Beyond vitamins, kale is a treasure trove of minerals like calcium, potassium, and magnesium. Its high calcium content is particularly noteworthy, offering a plant-based calcium source essential for bone health and muscular function.

Kale’s rich fibre content further enhances its profile as a superfood. Dietary fibre is vital for digestive health, aiding bowel regularity and fostering a healthy gut microbiome. Moreover, fibre plays a pivotal role in cardiovascular health by helping to manage cholesterol levels.

Kale contains a special property called chlorophyll.

Chlorophyll can potentially bind carcinogens, which stops the body from absorbing them.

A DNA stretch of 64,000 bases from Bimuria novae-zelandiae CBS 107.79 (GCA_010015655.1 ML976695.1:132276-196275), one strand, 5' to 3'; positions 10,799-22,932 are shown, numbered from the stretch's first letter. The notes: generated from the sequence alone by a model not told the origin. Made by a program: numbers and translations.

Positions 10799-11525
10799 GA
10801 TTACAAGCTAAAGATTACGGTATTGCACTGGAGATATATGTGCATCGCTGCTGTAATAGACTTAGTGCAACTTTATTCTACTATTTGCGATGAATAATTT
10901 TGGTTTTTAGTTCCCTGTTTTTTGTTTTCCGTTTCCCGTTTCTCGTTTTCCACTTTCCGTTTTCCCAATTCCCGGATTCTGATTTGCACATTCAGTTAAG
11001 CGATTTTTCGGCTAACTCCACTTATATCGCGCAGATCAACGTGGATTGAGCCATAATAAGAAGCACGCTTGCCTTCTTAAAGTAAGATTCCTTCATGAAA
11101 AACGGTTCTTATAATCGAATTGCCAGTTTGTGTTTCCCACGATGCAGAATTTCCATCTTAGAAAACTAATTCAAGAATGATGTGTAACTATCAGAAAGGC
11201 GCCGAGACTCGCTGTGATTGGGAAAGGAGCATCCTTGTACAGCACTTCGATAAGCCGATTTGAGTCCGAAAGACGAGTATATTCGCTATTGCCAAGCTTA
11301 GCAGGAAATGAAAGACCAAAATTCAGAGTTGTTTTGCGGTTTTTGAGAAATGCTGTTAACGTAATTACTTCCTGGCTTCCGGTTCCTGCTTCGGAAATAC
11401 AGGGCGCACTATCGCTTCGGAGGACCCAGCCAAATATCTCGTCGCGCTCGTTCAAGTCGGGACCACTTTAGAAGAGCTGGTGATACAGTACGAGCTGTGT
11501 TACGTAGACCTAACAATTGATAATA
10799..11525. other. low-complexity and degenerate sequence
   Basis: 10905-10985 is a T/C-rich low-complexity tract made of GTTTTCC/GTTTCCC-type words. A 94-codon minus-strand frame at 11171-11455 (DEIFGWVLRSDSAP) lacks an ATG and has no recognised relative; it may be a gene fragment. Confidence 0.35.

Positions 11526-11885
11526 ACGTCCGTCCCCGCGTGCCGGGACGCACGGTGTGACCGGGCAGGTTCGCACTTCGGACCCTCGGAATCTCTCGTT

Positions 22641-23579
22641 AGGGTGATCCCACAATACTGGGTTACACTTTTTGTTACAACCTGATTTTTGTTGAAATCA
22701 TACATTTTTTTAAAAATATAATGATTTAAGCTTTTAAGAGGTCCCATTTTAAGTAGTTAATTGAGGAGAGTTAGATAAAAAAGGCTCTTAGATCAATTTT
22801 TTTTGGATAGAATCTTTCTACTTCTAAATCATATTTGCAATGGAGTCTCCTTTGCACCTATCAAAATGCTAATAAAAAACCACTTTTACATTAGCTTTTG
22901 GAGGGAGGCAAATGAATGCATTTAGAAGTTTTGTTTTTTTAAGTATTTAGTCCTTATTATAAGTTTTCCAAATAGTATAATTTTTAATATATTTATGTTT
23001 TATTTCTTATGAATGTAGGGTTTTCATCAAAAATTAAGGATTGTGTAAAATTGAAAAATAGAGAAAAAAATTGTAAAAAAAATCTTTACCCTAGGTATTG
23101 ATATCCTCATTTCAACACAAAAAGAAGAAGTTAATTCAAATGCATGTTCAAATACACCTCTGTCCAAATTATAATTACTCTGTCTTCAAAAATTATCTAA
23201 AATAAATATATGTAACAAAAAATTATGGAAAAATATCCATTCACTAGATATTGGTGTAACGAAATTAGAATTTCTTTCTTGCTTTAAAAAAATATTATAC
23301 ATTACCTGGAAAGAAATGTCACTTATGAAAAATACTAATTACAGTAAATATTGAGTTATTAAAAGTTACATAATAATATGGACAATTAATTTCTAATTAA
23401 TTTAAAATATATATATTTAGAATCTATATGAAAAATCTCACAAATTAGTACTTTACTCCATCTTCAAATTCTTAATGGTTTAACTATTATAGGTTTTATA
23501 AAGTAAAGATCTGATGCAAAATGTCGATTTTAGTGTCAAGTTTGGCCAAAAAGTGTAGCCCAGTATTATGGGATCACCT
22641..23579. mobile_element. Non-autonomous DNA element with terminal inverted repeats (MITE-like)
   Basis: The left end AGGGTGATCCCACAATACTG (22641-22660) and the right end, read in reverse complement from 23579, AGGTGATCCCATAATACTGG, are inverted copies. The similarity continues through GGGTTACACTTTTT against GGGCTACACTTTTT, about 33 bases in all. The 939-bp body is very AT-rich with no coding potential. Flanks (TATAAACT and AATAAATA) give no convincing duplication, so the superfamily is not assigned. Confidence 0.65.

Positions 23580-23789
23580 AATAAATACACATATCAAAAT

Reducing your carcinogen exposure is important because that can lead to cancer — bad habits such as smoking (or even passive smoking). Try to eat your food out of class instead of in plastic containers, and don’t reheat food in plastic!

Artichoke pasta on a plate
Artichoke pasta on a plate

Two: Artichokes

Loads of people dismiss artichokes because they are challenging to cook and prepare (although you can purchase frozen alternatives to make it easier).

This unique vegetable, characterized by its layered petals and distinctive taste, is packed with an impressive array of nutrients and phytochemicals beneficial for overall health.

One of the most compelling attributes of artichokes is their rich antioxidant content. These antioxidants, including quercetin, rutin, anthocyanins, and silymarin, are pivotal in neutralizing harmful free radicals and reducing oxidative stress and the risk of chronic diseases such as heart disease and cancer.